There are several accommodation options in the national park area for the nights before and after the climb, ranging from exclusive lodges to simple hostels with shared rooms. On the Sutera Sanctuary Lodges website, you can get more information about the accommodation offered including prices and availability.

There is also accommodation in Kundasang and Ranau, which, are both located outside the park but still close by. Again, the accommodation ranges from basic to upscale. It will mostly be cheaper than the accommodation within the park; on the other hand, you will have to pay for the ride to the park entrance from Ranau onwards (about 5-10 MYR).

More information on the different accommodation options at Panalaban Base Camp, where you will spend the night on the two-day tour, can be found in our FAQs below.

What to wear and what to bring on the hike

The weather is usually quite warm on the first day, but cold and windy on the second. The minimum temperature is around -4 °C (25 °F). The coldest months are December and January, while June to September is slightly warmer. It can rain very heavily at any time, so it is advisable to be prepared for a range of weather conditions.

For the first day, we recommend light clothes such as T-shirts and shorts. Hiking boots are not necessarily needed for the hike to Panalaban Base Camp. However, to minimise the weight you will be carrying, we advise you not to bring more than one pair of shoes, and these should of course be suitable for hiking.

On the second day, decent hiking boots and warm, windproof clothing are a must. This should not only include a fleece, windbreaker and warm trousers, but also headgear (e.g. a balaclava) and gloves. The gloves will not only keep your hands warm but also protect them from friction burns on the rope.

Due to the high probability of rain, you should also bring a waterproof jacket or rain poncho. Since the second day’s climb takes place in complete darkness, a headlamp will also be needed for safety reasons.

Frequently asked questions about Kinabalu

Where is Mount Kinabalu located?

Mount Kinabalu is located about 53 miles (85 kilometres) away from Kota Kinabalu in Kinabalu National Park in northern Borneo. The drive takes about 1 ½ – 2 hours.

Is the mountain a volcano?

No, Kinabalu is not a volcano. It is primarily made of granite and is probably the world’s youngest non-volcanic mountain.

When is the best time to climb Kinabalu?

The best time to climb is during the drier months from March to September. However, like everywhere else in Borneo, the weather on Kinabalu is unpredictable, and rain showers are to be expected throughout the year.

What are the temperatures like at the summit?

The temperature at the summit can drop as low as -4 °C (25 °F) and does not vary to any great extent throughout the year. Furthermore, the wind can sometimes be strong.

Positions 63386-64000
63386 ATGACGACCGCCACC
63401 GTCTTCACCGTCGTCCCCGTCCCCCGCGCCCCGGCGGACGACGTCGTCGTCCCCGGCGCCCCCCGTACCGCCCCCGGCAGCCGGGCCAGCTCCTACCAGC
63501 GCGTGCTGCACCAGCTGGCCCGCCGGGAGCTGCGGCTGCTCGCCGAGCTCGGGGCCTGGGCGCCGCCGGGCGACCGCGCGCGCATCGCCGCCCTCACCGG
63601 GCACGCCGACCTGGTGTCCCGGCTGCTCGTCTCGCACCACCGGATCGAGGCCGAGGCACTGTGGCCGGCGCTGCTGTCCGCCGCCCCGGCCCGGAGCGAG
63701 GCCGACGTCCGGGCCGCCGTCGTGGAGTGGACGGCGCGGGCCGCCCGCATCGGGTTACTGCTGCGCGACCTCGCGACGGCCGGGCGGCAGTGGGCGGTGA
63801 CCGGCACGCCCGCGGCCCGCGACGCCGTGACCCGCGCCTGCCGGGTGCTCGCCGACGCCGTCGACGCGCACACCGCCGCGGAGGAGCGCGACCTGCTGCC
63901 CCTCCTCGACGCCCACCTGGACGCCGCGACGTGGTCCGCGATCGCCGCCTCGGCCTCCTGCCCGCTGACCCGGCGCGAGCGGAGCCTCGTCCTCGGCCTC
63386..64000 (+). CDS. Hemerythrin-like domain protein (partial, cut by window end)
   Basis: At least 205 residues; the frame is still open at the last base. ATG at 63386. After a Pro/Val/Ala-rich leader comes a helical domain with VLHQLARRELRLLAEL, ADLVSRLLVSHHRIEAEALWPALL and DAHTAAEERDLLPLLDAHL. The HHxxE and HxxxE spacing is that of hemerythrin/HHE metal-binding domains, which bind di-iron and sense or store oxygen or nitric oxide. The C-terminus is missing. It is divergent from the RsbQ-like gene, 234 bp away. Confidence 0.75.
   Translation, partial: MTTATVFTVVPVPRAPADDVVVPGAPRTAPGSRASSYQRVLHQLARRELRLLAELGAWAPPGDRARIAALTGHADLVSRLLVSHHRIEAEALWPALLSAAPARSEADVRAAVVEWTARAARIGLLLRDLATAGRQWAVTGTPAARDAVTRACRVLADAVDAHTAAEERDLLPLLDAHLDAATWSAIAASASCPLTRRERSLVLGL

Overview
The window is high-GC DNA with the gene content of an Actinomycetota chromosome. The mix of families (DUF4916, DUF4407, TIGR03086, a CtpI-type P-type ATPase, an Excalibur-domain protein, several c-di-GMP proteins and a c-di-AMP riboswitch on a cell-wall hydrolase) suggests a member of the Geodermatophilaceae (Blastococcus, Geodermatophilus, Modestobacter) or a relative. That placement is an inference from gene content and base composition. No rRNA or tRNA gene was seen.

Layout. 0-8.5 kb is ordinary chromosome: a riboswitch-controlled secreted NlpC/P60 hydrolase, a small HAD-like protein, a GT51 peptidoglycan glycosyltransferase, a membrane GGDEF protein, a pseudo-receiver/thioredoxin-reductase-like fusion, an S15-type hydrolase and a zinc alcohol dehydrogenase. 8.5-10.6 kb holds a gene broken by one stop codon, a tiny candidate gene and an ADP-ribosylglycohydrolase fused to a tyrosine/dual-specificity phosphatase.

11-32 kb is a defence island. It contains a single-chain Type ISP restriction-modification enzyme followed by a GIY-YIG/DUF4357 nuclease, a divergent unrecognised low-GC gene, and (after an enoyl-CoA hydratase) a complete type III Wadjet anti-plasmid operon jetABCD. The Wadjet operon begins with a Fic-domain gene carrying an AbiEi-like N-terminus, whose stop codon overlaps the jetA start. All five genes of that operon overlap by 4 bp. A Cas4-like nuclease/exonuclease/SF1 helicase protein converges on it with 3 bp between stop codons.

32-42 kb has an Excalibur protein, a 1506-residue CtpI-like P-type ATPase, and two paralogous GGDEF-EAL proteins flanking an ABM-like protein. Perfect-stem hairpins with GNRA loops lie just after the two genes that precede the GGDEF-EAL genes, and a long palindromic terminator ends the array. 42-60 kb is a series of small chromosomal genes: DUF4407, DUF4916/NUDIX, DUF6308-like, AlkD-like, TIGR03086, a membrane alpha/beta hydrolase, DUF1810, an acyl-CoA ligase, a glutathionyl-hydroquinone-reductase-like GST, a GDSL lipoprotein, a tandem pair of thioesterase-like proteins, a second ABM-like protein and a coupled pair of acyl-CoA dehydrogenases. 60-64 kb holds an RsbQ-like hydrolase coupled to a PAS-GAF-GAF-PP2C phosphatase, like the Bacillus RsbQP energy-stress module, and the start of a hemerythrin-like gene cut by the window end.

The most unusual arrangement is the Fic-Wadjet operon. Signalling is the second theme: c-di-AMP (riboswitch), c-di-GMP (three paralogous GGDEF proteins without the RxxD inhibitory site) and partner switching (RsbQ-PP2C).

What is Panalaban and where is it located?

Panalaban Base Camp is the accommodation where you will spend the first night before proceeding with the climb to the summit the next morning. It is located at an altitude of about 3,300 metres and offers three accommodation options: Laban Rata Resthouse, Pendant Hut and Lemaing Hut.

There are a handful of private rooms, but most people stay in dormitories with shared bathrooms. Only two rooms at Laban Rata Resthouse have private bathrooms. Hot meals are also only available at the Laban Rata Resthouse. Hot water is not available at Panalaban Base Camp.

How much does it cost to climb Mount Kinabalu?

Different operators offer a range of tours up Kinabalu. The cheapest packages usually cost around 350 USD (280 GBP / 500 AUD) per person, including the transfer from and to Kota Kinabalu. Three-day tours and room upgrades are, of course, more expensive.

How high is Mount Kinabalu?

The mountain’s highest point is Low’s Peak, 4,095 metres above sea level. This makes Mount Kinabalu not only the highest mountain in Malaysia but in the whole of Southeast Asia.

How long does it take to climb Mount Kinabalu?

The climb usually takes two days. The hike starts on the first morning at Timpohon Gate. You will then hike for about 5-7 hours to get to Panalaban Base Camp. You will spend the night here before setting off early the next morning, at around 2 am, to reach the summit of Low’s Peak in time for sunrise. Afterwards, the descent begins, leading you back past Panalaban to Timpohon Gate. You will arrive back by the afternoon.

Is it safe to climb Mount Kinabalu?

Yes. You are only allowed to climb when accompanied by an approved guide. As long as you follow the guide’s instructions and do not leave the trails, the risk of accidents is low. Further safety measures have been implemented in recent years, starting in 2015.

Who can climb Mount Kinabalu?

Climbing Mount Kinabalu is relatively easy. No special equipment or skills are required, but the climb is not to be underestimated either. The steep rise in altitude and the unpredictable weather both pose significant challenges. Therefore, even if you are in good shape, you should not attempt the climb without physical preparation.

There are no age restrictions; under-18s and seniors are all welcome to tackle the climb. However, it would not be in your own interest to do so without a good general state of health and sufficient fitness.

Steps to the summit
Steps during the climb

Our recommendation for the hike to the summit

Ascending Mount Kinabalu is a great experience that should not be missed. Since only about 130 permits are issued for one day, we encourage you to organize your trip as early as possible.

We do not recommend travelling from KK to the park on the day of the hike, as you will risk not being at Timpohon Gate on time. Instead, travel to the park the day before and spend the night there or in the immediate vicinity. The following two days will be challenging, and you will hardly get any sleep. Therefore, make sure you get at least one good night’s sleep the night before. If you have a free afternoon the day before the hike, you can go for a short walk through Kinabalu National Park.